It can be difficult to live in the United States as an undocumented immigrant. There are high stakes involved. If you are caught, you will likely be removed (deported) from the country. A family may also be broken up, finances may be disrupted, and immigration penalties may increase.
The penalties depend on how you respond. If you are willing to cooperate, you might avoid any monetary charges. To learn more about the penalties, talk with an experienced immigration attorney in Atlanta.
An undocumented immigrant’s clear goal is to become a legal permanent resident. Through these pathways, immigrants become permanent residents (green card holders) and citizens of the U.S. There are some paths available even for immigrants who do not have legal status. The options are discussed in this article.
Undocumented immigrants can obtain legal status through a variety of programs.
- U Visa for Victims of Crime
- DREAMers Green Card through Employment with LIFE Act Protection
- Asylum Status
- Green Card through Marriage to a U.S. Citizen or LPR
1. U Visa for Victims of Crime
To protect noncitizens who have been victims of certain crimes and have assisted law enforcement, the Victims of Trafficking and Violence Prevention Act created the U visa in 2000. By creating this law, victims are encouraged to cooperate with the police and prosecutors without fear of being deported. Some U visas can also provide a path to permanent residency in certain circumstances, as well as legal status and employment authorization.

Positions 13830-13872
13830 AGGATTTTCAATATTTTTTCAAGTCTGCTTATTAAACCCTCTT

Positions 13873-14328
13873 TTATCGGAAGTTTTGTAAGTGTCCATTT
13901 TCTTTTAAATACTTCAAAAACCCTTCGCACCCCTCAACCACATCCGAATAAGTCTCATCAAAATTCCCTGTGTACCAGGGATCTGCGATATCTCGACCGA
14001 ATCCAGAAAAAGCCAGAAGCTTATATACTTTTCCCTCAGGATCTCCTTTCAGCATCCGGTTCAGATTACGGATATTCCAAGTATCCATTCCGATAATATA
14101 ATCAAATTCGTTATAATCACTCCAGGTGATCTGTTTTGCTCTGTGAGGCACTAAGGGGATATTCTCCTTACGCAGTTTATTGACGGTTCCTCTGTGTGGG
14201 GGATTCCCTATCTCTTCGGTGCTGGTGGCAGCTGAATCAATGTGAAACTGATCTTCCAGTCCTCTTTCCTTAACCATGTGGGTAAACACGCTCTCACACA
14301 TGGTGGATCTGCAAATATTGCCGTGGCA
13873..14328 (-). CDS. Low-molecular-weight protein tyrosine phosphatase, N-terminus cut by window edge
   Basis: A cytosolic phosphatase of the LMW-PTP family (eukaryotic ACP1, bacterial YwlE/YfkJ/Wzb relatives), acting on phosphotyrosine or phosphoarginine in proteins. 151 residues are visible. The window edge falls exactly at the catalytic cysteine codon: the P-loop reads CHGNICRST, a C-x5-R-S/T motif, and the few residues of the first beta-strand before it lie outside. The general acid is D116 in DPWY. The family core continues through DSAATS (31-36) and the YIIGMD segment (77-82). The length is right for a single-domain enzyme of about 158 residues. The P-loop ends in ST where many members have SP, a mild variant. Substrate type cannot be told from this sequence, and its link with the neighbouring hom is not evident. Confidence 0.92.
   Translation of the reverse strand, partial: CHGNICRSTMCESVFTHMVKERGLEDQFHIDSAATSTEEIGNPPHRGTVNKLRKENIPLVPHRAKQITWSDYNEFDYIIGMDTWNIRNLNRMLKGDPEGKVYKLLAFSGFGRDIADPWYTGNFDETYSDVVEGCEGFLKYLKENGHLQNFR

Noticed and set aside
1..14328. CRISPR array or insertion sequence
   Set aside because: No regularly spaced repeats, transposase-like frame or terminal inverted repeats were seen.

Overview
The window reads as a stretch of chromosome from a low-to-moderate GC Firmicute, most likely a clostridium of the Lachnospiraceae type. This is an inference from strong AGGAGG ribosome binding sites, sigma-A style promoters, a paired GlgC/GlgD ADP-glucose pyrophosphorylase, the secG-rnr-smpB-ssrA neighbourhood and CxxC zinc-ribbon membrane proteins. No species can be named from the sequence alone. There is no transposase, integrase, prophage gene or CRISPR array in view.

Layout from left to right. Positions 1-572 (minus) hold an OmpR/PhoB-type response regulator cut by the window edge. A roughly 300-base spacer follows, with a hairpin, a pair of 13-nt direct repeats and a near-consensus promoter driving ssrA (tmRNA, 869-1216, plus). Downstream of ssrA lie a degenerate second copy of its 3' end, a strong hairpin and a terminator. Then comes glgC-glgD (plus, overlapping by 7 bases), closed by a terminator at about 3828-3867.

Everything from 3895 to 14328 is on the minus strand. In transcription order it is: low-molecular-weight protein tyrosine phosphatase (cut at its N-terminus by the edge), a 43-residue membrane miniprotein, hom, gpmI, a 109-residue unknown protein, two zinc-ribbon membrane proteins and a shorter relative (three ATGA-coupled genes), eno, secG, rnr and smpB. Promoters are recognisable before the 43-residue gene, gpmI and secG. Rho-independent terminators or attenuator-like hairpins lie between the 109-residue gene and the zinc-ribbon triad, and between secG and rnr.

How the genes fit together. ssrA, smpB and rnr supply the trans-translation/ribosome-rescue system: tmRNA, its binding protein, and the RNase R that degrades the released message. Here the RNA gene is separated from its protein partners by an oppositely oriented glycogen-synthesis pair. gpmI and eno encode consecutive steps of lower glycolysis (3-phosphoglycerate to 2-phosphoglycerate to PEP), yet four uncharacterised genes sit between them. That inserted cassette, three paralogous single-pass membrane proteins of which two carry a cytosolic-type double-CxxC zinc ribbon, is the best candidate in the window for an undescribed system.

2. DREAMers Green Card or Permanent Residence through Employment with LIFE Act Protection
A DREAMer with higher education may become a candidate for a higher-skilled job in certain circumstances. It is possible for U.S. employers to sponsor the green card of a high-skilled prospective employee under such circumstances. DREAMers may still need 245(i) protection through the Legal Immigration Family Equity (LIFE) Act, even if protected under DACA.
There are many cases in which employers are willing to sponsor undocumented immigrants, particularly well-educated DREAMers. Prior to filing an employment visa petition for a prospective DREAMer, the employer might be required to undergo a Labor Certification or PERM process.
3. Asylum Status
People who have been persecuted in their home countries or who have a well-founded fear of persecution if they return to those countries are eligible for asylum status in the United States. It is essential to understand that this persecution was to be done by the government or by a group that the government cannot or will not control, which is important.
4. Permanent Residence (Green Card) through Marriage to a U.S. Citizen or Permanent Resident
It is common for immigrants without legal status to wonder how they will be treated if they marry a U.S. citizen or lawful permanent resident.
In most cases, a green card can be obtained by the immediate family members of a U.S. citizen. There may even be no need for a lawyer. All others face a complicated process. However, it may be a viable option for obtaining legal status.
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